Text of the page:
THE MAGNIFICENT SEVEN
This year's Hall of Fame class features a wide variety of all-time greats. Get to know more about all of the 2010 inductees:
Dallas felt even better about the prospect of selecting Rice when Cincinnati -- with the No. 13 pick -- passed on Rice to draft Eddie Brown, a wide receiver from Miami.
The 49ers already had a pretty good receiving corps that included Dwight Clark, Freddie Solomon and Mike Wilson. And we thought because of Rice's lack of blazing speed (he only ran a 4.66 40-yard dash at the combine at Arizona State) that he would still be there for us to take.
But apparently Bill Walsh saw something special in Rice just as we did. Drafting Rice is probably the best move the 49ers franchise ever made, along with trading for Steve Young prior to 1987.
One of our scouts, Ron Marciniak, loved Rice and convinced coach Tom Landry, team president Tex Schramm and myself that Rice could run just as fast in full gear as he ran in shorts.
And he was right. Not many people caught Rice from behind in his 20-year career.
Some of my thoughts on Rice upon visiting Mississippi Valley State's practice on Oct. 27, 1984:
--Very coachable, trainer and coaches say he has never been a problem on or off the field
--He will go across the middle and make tough catches
--He plays faster than the 4.66 speed we have timed
--He will start in his second year for a contender.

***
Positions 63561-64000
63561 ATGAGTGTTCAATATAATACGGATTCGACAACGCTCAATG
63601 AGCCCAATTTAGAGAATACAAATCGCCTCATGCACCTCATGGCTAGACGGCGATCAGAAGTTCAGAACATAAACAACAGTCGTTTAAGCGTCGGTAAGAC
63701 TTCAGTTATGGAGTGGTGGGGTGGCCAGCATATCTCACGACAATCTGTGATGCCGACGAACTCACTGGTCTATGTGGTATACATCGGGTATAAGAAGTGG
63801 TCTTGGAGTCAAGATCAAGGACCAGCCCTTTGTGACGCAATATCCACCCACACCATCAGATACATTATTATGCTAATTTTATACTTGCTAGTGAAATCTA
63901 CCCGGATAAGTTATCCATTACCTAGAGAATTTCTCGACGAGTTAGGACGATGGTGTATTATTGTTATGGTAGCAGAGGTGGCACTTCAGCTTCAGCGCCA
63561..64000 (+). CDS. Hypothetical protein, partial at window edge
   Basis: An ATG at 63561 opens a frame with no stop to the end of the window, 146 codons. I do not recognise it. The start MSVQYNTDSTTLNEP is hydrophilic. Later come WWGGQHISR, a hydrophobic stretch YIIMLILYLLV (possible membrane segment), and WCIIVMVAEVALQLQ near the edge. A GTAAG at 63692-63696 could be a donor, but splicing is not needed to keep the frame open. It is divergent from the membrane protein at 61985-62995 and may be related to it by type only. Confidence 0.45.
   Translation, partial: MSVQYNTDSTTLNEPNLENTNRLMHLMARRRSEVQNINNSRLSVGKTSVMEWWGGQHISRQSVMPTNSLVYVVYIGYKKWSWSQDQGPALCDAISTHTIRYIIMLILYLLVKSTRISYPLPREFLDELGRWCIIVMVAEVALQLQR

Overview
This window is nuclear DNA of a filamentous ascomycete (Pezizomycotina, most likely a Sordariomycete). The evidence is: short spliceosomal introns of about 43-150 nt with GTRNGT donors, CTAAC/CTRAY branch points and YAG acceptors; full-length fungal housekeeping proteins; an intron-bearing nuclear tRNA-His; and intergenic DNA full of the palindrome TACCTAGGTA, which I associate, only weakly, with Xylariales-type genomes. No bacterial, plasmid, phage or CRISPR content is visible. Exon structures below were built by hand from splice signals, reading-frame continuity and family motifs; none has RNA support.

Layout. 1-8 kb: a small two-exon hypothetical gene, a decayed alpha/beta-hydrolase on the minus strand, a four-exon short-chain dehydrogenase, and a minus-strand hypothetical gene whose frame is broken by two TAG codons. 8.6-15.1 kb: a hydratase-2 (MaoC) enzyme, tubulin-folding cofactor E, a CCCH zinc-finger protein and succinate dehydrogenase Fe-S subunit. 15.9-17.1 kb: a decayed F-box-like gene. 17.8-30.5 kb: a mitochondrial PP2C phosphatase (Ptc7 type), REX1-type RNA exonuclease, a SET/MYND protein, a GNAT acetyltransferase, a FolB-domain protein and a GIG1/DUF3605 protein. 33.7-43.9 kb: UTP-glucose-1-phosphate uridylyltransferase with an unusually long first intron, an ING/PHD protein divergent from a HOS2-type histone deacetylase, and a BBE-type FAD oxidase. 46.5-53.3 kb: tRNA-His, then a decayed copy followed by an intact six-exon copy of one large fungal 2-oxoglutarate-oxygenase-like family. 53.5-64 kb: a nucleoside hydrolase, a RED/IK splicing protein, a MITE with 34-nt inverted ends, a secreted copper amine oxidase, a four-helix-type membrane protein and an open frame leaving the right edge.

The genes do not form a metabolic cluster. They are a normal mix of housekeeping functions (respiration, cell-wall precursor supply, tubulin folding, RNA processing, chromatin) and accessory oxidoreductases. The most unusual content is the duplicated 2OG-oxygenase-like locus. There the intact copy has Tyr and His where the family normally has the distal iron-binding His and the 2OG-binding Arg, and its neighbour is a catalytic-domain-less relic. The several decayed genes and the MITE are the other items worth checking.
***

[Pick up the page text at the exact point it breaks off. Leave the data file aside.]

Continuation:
--He will play a long time in the NFL, has big-play ability
The final grade on Rice was 8-B-4, which meant this (my words in my notebook at the time):
Must have the size and all capabilities necessary, and will become a member of the squad of a championship team in his rookie year with a better than average chance of being a starter as a rookie… definitely must have the size and latent ability to become eventual starter on a championship team.
I remember talking to Rice once and noticed his hands we callous. I asked him why, and he said he and his brother throw bricks at each other to practice catching. That right there spoke a lot to Rice's attention to detail and his desire to want to be the greatest.
The ironic thing about losing out on Rice was that he even thought he was going to be a Dallas Cowboy, because we had showed a lot of interest and talked to him a lot. Boy did we miss out.
Rice went on to become the greatest receiver ever and ended his 20-year career as a three-time Super Bowl champion and Super Bowl MVP who holds a plethora of all-time NFL records, including career touchdowns (208), receptions (1,549) and receiving yards (22,895). Rice today is the same person that we came to know in 1984. He still is a "yes sir, no sir" type of individual. Fame has not affected him in any way.
We would've been a much better team and had a chance to compete for some more Super Bowls if we had Rice. We thought he was going to be good, but nobody had any idea that he was going to be as great as he was. He is an unbelievable success story.